Prestige Brand Sees The Ups And Downs Of Buyout Talk
Officials atPrestige Brands ( PBH ) could probably write an opera about how buyout talk affects a company's stock price.
Prestige sells brand-name, over-the-counter health care, household cleaning and personal care products. Its lineup includes Clear Eyes eye care products, Luden's cough drops, PediaCare children's medicines and Comet household cleansers.
Over the past several months, the company's stock price has bounced all over the place thanks to M&A chatter.
Prestige's shares rose 20% in late December when the company announced a $660 million buyout of 17 different brands from British drugmakerGlaxoSmithKline ( GSK ).
The stock got an even bigger lift Feb. 21 when Genomma Lab, a Mexican pharmaceutical products firm, said it would buy Prestige for $834 million in cash.
That announcement sent Prestige shares up 21% to a 6-1/2-year closing high of 16.41. The stock price kept climbing over the next few months before tanking May 3, when Genomma said it would drop its buyout bid after Prestige rejected the offer.
Genomma's cash offer equaled $16.60 a share, a premium of 23% over Prestige's closing price before the offer was made. In March, however, Prestige said the deal was "inadequate."
Prestige's stock price fell 15% to 13.93 the day Genomma pulled its offer. That was roughly the same price it sold at before the offer was even made.
Since then, however, Prestige shares have crept back up to near 16 as Wall Street's attention has shifted back to the company's solid financial performance.
Prestige has averaged 18% annual sales growth and 16% annual earnings growth the past two years as it rebounded from lackluster results in fiscal 2009 and 2010.
The company turned in its best performance in years during its fiscal first quarter, which ended in June. Prestige grew year-over-year earnings 52% during the quarter, while revenue showed a 54% increase.
"The fiscal 1Q results reflect continued progress on a number of fronts, including growing its core OTC business, integrating the recently acquired Glaxo brands and de-leveraging its balance sheet," Oppenheimer analyst Joseph Altobello noted in a report.
Prestige completed the last two of its Glaxo purchases in April when it finalized the deals for Debrox ear wax remover and Gly-Oxide oral rinse.
Other brands that came aboard in the Glaxo deal include Clear Eyes, Luden's, Chloraseptic sore throat treatments, Efferdent denture care products, BC & Goody's headache powders and Fiber Choice and Beano digestive aids.
The $660 million purchase price was a lot for a company that produced $441 million in sales last fiscal year. But company watchers say Prestige is doing a good job shoring up its balance sheet.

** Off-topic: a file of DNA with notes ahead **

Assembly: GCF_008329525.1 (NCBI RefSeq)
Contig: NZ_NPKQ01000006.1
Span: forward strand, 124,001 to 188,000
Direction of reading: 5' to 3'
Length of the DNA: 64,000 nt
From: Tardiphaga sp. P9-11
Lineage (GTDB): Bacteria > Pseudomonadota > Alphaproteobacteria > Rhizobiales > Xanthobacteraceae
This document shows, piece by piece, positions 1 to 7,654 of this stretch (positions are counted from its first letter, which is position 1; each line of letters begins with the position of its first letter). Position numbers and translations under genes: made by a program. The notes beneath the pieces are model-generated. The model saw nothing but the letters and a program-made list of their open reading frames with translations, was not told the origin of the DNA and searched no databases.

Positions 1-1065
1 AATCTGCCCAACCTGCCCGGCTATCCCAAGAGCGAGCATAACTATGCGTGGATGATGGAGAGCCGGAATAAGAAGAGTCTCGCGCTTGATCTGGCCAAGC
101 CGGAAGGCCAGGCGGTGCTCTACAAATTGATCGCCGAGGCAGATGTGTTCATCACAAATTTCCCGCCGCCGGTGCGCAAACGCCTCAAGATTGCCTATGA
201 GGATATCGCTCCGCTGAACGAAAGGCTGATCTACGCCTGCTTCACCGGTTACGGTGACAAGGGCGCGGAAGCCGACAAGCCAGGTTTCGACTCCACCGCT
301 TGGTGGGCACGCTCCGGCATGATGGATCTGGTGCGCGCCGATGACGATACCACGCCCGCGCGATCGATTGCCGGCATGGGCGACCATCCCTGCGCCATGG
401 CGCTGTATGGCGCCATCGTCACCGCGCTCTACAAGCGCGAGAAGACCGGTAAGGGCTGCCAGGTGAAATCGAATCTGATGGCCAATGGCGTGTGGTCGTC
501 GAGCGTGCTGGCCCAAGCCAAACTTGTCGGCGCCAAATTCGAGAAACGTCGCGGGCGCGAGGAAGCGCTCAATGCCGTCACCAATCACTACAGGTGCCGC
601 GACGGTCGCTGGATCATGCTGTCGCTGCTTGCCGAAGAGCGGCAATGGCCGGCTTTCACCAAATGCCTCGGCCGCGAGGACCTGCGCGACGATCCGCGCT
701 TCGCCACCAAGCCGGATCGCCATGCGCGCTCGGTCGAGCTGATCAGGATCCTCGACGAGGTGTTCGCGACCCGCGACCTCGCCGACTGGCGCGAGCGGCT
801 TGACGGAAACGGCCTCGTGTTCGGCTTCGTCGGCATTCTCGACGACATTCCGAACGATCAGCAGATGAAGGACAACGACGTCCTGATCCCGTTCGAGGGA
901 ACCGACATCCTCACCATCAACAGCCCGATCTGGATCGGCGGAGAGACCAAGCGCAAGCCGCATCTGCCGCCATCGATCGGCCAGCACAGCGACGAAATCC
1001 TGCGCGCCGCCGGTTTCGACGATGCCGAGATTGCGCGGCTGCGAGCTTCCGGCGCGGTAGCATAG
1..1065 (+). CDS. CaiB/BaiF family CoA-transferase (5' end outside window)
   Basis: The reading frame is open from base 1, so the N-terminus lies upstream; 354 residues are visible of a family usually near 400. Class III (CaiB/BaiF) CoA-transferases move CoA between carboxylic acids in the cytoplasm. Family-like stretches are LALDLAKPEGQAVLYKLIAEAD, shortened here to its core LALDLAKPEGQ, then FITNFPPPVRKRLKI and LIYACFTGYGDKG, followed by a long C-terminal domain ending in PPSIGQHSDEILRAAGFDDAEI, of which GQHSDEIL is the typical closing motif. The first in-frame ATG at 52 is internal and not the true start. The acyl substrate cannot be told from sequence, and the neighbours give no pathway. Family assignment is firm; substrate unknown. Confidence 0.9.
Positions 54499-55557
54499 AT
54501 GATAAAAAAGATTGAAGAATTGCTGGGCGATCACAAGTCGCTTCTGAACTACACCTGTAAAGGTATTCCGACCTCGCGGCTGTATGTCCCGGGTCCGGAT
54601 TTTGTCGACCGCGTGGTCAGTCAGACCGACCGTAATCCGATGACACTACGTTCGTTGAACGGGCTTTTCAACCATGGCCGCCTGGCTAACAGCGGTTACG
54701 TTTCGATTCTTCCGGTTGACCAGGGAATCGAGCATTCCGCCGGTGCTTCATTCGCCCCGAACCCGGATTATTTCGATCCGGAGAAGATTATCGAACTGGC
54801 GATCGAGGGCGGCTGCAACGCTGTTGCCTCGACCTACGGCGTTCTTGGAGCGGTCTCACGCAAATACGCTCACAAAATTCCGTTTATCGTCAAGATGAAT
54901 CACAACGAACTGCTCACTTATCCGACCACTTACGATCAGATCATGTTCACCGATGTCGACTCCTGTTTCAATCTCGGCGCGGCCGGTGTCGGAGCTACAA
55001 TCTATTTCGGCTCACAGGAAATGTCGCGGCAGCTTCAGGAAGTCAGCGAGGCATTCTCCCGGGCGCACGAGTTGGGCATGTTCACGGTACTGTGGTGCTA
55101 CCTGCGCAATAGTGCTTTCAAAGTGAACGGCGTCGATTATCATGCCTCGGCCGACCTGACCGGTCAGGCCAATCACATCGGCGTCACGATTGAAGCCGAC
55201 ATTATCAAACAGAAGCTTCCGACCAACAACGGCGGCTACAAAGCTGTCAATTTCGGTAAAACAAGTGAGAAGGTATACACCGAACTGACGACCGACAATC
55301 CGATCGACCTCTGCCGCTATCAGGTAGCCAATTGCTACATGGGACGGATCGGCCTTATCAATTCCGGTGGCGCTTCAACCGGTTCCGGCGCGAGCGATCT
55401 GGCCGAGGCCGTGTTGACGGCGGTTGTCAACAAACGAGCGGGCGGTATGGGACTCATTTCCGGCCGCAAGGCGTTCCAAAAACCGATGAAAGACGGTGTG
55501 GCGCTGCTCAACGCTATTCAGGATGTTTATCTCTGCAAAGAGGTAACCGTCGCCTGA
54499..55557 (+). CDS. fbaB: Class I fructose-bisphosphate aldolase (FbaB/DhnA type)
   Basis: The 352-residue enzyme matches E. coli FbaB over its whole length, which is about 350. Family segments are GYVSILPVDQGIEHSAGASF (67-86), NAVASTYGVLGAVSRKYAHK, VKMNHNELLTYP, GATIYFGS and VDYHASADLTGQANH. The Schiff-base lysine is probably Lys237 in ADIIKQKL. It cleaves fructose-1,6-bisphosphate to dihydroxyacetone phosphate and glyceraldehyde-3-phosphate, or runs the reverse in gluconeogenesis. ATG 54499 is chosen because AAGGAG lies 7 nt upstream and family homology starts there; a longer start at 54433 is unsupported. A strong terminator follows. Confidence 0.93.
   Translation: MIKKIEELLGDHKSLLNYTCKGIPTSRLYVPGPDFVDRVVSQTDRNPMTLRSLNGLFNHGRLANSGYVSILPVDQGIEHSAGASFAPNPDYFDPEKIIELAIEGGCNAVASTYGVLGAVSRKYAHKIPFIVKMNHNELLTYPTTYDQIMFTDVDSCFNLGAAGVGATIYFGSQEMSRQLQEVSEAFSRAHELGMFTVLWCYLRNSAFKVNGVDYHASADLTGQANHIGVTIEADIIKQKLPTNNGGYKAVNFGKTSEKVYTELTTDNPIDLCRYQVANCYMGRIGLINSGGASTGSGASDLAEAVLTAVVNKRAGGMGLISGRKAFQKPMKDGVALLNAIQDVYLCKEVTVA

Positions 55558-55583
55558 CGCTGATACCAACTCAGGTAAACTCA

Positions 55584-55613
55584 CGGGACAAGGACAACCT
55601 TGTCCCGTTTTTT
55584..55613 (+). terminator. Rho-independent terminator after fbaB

"The company continues to work on reducing its debt level and expects to exit fiscal 2013 with free cash flow of $110 million," Zacks Equity Research noted in a recent report.
Prestige sells its products mainly to mass merchandisers, drugstores, supermarkets and dollar and club stores. Most of its business is in the U.S. and Canada, though it also sells to other international markets.
Prestige used a combination of buyouts and organic growth initiatives to bulk up and build larger economies of scale. Much of its growth strategy is focused on bulking up its lineup of over-the-counter products, watchers say.
Last fiscal year, OTC goods made up 78% of the company's overall sales. In its note, Zacks said Prestige's aim "is to generate 85% of its revenues from OTC products by the end of fiscal 2013."
Prestige is well on its way to reaching that goal. Fiscal Q1 revenue for the OTC health care segment grew 77% from the prior year to $126.2 million, or 86% of the total. Much of the gain was driven by products from the Glaxo buyout.
"The company's No. 1 priority in the first quarter was the integration of the 17 acquired brands into our business and organization," Chief Executive Matthew Mannelly said in a statement. "We are particularly pleased with our strong financial results during this important transition period."
The OTC gains helped offset a 13.6% decline in sales of household cleaning products, which were hurt by promotional programs as well as a challenging retail environment.
Earnings for the quarter rose to 35 cents a share from 23 cents a year earlier, topping estimates by 6 cents. Gross margin came in at 56.9% vs. 52.3% the previous year. The improvement was mainly because of higher OTC sales.
"Our strategic emphasis on OTC continues to enhance our financial profile," CEO Mannelly said. "In addition, our consistent free cash flow enables us to rapidly deliver. We are pleased with our progress and look forward to realizing the full effect of the Glaxo acquisition moving forward."
Analysts polled by Thomson Reuters expect full-year earnings to rise 35% to $1.34 a share. They see fiscal 2014 profit growing 11% to $1.49 a share.